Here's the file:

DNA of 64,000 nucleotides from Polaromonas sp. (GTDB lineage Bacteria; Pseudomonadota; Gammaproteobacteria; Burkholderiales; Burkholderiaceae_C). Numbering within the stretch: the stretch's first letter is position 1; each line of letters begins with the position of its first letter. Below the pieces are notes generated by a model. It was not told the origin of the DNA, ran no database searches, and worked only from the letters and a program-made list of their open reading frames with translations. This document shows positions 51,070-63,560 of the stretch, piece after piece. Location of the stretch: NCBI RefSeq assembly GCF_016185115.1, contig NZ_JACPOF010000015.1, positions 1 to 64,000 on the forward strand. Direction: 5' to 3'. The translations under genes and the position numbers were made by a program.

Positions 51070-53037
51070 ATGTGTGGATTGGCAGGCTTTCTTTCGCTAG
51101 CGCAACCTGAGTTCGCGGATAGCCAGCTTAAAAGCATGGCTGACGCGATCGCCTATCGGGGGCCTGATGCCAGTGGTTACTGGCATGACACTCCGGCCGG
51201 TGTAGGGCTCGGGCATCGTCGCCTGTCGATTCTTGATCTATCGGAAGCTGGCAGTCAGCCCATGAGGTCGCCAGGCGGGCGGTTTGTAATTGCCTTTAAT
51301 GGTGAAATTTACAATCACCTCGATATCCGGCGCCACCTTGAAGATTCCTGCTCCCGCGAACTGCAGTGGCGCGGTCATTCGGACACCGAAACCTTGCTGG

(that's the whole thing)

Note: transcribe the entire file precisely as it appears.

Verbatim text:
DNA of 64,000 nucleotides from Polaromonas sp. (GTDB lineage Bacteria; Pseudomonadota; Gammaproteobacteria; Burkholderiales; Burkholderiaceae_C). Numbering within the stretch: the stretch's first letter is position 1; each line of letters begins with the position of its first letter. Below the pieces are notes generated by a model. It was not told the origin of the DNA, ran no database searches, and worked only from the letters and a program-made list of their open reading frames with translations. This document shows positions 51,070-63,560 of the stretch, piece after piece. Location of the stretch: NCBI RefSeq assembly GCF_016185115.1, contig NZ_JACPOF010000015.1, positions 1 to 64,000 on the forward strand. Direction: 5' to 3'. The translations under genes and the position numbers were made by a program.

Positions 51070-53037
51070 ATGTGTGGATTGGCAGGCTTTCTTTCGCTAG
51101 CGCAACCTGAGTTCGCGGATAGCCAGCTTAAAAGCATGGCTGACGCGATCGCCTATCGGGGGCCTGATGCCAGTGGTTACTGGCATGACACTCCGGCCGG
51201 TGTAGGGCTCGGGCATCGTCGCCTGTCGATTCTTGATCTATCGGAAGCTGGCAGTCAGCCCATGAGGTCGCCAGGCGGGCGGTTTGTAATTGCCTTTAAT
51301 GGTGAAATTTACAATCACCTCGATATCCGGCGCCACCTTGAAGATTCCTGCTCCCGCGAACTGCAGTGGCGCGGTCATTCGGACACCGAAACCTTGCTGG